- Border Point
- Nogales-Morley Gate Port of Entry
- Stopped at border?
- US Citizenship Status of Target
- U.S. citizen
- Denied Entry?
- Stopped Previously?
- Asked for device access?
- Asked to display social media?
- Asked for social media passwords?
- Asked intrusive questions about work?
- Were devices searched or seized?
Photojournalist Ash Ponders, whose work has appeared in The Intercept, The New York Times and other publications, was stopped for secondary screening and searched at the U.S. border after reporting on a protest in Nogales, Mexico, on April 30, 2021.
Ponders told the U.S. Press Freedom Tracker that they were strip searched by an admitting officer from the U.S. Customs and Border Protection in Arizona at the Morley Gate in Nogales on the Arizona/Mexico border. Ponders’ phone was taken away, and they were told by a border agent that they weren’t a journalist, after being asked what they did, and responding with “photojournalist”.
“They did ask what I had been doing in Mexico, and I said I had been covering a march,” Ponders said.
While looking at their passport, an officer asked Ponders what they did for a living in Spanish. “I answered in English. And then someone came up over her shoulder and started...there was like, an immediate anger, frustration on their part.”
The officials wanted to see images from the journalist’s camera, but Ponders had already taken the memory card out of the camera.
Ponders tried to show the officer the commission for the story. “And when I tried to suggest I had a letter from my editor on my phone he yanked it out of my hand (my index finger was on the power button so as he pulled it out of my hand it locked).”
The photographer was traveling with Intercept reporter Ryan Devereaux, who also was stopped.
In a back room, another officer told Ponders to put their cameras and fanny pack on a table, before frisking the photographer.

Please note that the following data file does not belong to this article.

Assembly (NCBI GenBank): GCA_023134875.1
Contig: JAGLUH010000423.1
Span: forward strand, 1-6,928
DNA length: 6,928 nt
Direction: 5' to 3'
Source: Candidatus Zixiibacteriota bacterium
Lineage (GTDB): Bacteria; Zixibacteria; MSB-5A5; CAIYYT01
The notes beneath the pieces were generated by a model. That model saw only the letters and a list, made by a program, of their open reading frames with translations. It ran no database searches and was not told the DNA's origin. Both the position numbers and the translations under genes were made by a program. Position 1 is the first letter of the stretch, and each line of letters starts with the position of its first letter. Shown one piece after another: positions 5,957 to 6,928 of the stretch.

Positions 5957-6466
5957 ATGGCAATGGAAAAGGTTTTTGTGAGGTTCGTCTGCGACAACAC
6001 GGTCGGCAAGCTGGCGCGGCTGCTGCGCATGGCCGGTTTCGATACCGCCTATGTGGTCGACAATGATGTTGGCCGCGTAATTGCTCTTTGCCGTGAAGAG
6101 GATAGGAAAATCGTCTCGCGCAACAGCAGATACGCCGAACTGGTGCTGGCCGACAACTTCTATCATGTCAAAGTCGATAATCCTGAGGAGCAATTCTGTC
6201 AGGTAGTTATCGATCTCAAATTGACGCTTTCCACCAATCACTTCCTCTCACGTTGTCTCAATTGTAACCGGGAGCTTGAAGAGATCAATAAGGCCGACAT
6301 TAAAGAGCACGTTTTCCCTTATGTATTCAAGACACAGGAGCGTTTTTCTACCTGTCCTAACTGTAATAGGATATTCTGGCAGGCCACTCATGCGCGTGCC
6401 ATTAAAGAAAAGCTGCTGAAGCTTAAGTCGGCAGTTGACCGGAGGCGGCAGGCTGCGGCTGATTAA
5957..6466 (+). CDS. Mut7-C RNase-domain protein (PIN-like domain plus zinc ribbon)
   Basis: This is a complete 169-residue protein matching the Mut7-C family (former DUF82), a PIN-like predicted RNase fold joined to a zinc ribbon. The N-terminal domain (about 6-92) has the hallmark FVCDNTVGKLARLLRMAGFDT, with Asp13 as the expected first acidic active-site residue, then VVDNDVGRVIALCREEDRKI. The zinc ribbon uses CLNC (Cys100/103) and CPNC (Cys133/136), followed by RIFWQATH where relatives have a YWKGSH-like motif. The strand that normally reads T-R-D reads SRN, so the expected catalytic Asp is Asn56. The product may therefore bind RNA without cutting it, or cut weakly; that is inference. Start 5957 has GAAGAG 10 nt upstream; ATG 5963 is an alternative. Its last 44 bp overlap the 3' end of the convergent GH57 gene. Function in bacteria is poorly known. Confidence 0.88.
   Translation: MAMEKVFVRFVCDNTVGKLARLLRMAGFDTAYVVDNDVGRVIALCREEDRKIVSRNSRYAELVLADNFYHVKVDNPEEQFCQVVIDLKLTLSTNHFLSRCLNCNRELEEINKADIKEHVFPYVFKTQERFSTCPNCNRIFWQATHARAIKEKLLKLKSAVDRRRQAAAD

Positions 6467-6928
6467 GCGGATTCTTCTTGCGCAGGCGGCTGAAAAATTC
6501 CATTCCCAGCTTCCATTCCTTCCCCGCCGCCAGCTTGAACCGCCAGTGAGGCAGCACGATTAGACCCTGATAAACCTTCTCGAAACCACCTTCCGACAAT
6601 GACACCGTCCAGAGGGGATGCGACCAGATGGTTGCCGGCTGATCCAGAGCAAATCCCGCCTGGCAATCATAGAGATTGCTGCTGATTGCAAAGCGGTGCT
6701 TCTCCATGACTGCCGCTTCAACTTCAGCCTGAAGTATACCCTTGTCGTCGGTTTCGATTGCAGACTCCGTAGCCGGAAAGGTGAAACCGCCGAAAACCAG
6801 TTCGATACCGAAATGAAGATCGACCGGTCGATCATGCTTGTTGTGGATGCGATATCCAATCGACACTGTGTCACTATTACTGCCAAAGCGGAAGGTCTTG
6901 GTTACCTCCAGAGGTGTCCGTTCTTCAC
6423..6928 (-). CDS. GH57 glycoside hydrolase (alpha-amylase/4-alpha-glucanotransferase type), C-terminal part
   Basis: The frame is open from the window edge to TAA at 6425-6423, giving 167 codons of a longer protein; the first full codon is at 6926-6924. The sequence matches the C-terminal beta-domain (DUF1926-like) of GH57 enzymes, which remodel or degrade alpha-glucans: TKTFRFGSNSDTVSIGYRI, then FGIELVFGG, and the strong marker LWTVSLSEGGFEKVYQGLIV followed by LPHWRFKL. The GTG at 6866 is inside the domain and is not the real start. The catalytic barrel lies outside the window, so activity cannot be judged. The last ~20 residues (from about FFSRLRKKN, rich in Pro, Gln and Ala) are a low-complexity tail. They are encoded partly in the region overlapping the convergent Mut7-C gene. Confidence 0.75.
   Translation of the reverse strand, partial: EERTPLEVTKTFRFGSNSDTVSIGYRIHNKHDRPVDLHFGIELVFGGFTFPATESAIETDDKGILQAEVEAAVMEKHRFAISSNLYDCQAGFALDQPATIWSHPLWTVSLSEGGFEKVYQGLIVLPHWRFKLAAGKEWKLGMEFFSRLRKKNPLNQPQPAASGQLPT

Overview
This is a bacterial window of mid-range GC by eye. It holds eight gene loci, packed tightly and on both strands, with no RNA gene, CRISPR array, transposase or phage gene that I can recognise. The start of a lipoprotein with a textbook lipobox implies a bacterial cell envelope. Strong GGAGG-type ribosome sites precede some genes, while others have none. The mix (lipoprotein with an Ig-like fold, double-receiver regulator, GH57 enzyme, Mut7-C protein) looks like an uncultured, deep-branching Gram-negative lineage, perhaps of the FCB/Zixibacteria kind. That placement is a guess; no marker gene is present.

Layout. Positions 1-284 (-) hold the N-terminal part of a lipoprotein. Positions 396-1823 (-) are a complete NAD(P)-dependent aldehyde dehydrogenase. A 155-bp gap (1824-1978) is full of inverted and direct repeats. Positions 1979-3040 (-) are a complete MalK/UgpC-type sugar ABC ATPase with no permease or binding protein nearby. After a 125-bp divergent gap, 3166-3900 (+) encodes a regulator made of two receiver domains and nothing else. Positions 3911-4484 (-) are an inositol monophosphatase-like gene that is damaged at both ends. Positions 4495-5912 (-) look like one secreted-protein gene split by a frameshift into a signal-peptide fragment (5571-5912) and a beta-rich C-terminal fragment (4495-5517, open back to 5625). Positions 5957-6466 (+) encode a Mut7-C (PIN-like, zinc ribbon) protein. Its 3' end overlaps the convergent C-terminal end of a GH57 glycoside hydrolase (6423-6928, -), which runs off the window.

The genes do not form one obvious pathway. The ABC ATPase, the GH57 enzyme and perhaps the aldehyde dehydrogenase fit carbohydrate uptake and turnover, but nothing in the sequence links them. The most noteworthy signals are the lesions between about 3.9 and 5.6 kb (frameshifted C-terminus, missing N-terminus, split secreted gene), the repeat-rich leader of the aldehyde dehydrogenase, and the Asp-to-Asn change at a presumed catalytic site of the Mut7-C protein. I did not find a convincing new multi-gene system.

An officer questioned Ponders, who told her their city of birth, what they were doing in Nogales, and said they had traveled to and from Mexico many times.
Eventually Devereaux was released. When he asked to stay until Ponders was released, too, he was told to wait outside.
“@CBPArizona should not be hassling working journalists passing through the Nogales port of entry for work,” Devereux tweeted just after being released: “I was just taken into secondary screening after being told I was “not a journalist.” @ashponders is still being detained. Going on an hour now.”
Ponders said an officer then had them remove their hat, glasses, mask, shoes and belt, and went through these while another officer watched.
“He then asked me to pull down my pants and he felt around my genitals,” Ponders said. “And then having come up very empty (I’m quite boring) he told me to pull up my pants and get dressed. I did,” said Ponders.
CBP didn’t respond to a request for comment.
Ponders said they were held at the border for between 2 ½ to three hours. An officer had to run outside to give Ponders back their passport, they said.
Ponders, who regularly crosses the U.S.-Mexico border on assignment, said being stopped at the border was a regular occurrence. “It's not every time and it's not even most of the time. But it's enough that it's something that I plan for.”